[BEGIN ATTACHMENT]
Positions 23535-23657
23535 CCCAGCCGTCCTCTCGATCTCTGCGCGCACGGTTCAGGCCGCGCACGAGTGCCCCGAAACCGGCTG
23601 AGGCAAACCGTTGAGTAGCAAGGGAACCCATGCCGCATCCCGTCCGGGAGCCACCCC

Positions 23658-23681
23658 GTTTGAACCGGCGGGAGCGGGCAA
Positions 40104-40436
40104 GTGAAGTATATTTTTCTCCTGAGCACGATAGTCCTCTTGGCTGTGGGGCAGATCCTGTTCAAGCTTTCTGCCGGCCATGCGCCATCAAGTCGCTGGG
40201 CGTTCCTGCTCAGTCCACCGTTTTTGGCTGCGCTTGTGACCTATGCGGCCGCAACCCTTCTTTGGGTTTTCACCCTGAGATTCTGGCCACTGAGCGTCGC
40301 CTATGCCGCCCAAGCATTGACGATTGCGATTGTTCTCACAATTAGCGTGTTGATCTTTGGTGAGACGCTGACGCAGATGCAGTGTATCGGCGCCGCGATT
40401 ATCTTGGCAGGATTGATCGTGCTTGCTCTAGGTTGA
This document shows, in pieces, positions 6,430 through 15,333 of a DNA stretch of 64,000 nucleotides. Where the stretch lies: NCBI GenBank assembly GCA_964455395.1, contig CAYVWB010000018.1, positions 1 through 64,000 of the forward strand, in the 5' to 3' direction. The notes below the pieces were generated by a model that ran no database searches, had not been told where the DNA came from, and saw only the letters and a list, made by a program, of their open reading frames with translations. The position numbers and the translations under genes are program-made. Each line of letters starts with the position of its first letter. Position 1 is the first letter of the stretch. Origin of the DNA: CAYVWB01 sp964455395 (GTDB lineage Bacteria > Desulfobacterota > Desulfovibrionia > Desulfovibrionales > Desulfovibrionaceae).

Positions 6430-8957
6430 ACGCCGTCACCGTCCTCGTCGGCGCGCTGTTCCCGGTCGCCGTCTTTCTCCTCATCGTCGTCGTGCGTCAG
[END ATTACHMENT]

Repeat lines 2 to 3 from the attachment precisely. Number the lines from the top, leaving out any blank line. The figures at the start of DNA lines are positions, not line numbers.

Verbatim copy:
23535 CCCAGCCGTCCTCTCGATCTCTGCGCGCACGGTTCAGGCCGCGCACGAGTGCCCCGAAACCGGCTG
23601 AGGCAAACCGTTGAGTAGCAAGGGAACCCATGCCGCATCCCGTCCGGGAGCCACCCC